Taliban says female students can study in gender-segregated universities
Female students in Afghanistan can continue with their university studies, but classes must now be segregated and head coverings are mandatory, the Taliban announced Sunday.
Why it matters: Afghan women and girls have expressed fears they could lose hard-won rights to education, employment and other freedoms, and see a return to the oppressive rule they experienced from 1996-2001, when the Taliban last ruled.
- The Taliban further raised concerns when its interim all-male government replaced the Women's Affairs Ministry with the Ministry of Vice and Virtue.
- The group's fighters have also violently broken up anti-Taliban protests by women in Afghanistan.
What they're saying: "We will not allow female and male students to study in one classroom," acting Higher Education Minister Abdul Baqi Haqqani said at a news conference Sunday, per the Washington Post.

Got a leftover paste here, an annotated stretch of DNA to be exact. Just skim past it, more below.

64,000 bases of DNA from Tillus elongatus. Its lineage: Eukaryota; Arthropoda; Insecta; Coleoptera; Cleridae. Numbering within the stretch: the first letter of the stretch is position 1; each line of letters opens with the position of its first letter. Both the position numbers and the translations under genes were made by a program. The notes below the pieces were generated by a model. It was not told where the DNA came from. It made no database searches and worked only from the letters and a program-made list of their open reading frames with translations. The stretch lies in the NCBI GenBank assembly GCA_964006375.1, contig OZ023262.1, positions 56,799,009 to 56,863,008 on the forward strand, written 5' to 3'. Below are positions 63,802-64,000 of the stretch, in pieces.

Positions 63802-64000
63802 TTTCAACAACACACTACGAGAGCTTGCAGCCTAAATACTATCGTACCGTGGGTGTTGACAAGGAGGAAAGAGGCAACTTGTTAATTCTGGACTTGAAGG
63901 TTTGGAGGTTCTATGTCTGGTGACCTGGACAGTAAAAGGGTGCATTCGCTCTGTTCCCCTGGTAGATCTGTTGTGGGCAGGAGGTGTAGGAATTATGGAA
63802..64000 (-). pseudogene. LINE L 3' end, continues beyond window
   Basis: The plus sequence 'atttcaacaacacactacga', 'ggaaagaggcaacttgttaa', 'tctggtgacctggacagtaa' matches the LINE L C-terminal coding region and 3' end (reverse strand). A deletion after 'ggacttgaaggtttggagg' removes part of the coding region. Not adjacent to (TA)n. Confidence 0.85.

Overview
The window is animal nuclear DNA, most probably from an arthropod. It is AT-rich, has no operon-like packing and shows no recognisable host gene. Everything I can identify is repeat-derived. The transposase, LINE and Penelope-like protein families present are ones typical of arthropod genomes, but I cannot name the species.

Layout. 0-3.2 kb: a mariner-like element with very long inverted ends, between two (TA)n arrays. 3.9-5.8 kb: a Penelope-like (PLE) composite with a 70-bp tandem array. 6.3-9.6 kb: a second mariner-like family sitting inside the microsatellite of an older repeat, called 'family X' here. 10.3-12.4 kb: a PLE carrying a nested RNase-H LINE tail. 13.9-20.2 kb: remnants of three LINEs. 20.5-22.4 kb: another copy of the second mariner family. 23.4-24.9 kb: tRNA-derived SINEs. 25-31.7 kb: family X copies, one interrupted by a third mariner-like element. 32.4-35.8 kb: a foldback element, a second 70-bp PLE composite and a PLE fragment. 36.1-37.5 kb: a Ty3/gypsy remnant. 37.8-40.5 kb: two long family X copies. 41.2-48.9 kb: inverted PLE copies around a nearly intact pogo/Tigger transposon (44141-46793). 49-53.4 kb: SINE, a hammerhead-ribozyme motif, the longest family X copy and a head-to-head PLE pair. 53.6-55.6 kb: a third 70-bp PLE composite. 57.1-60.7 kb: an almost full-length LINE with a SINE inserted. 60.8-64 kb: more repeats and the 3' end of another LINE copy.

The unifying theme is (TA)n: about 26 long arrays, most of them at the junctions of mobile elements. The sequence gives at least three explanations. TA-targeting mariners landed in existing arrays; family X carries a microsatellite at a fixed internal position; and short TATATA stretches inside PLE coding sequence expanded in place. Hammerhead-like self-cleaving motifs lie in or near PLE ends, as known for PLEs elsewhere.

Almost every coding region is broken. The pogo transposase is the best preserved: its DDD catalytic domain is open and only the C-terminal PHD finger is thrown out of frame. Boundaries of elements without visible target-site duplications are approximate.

- "Coeducation is in opposition to Sharia law," he added. (The Taliban has a strict interpretation of this Islamic law.)
- Haqqani added that the new government was also reviewing the subjects that would be permitted to be taught in classrooms, Al Jazeera reports.
The big picture: When the Taliban last ruled, women and girls were prohibited from attending schools and universities.
- The Taliban had said it wouldn't stop women from working or being educated. But it's since said only women in the public health sector can work "until the security situation improves," the BBC notes.
Of note: The Taliban allowed women to stage a protest showing their support for the new government's policies at Shaheed Rabbani Education University in the capital, Kabul, Saturday, per the BBC.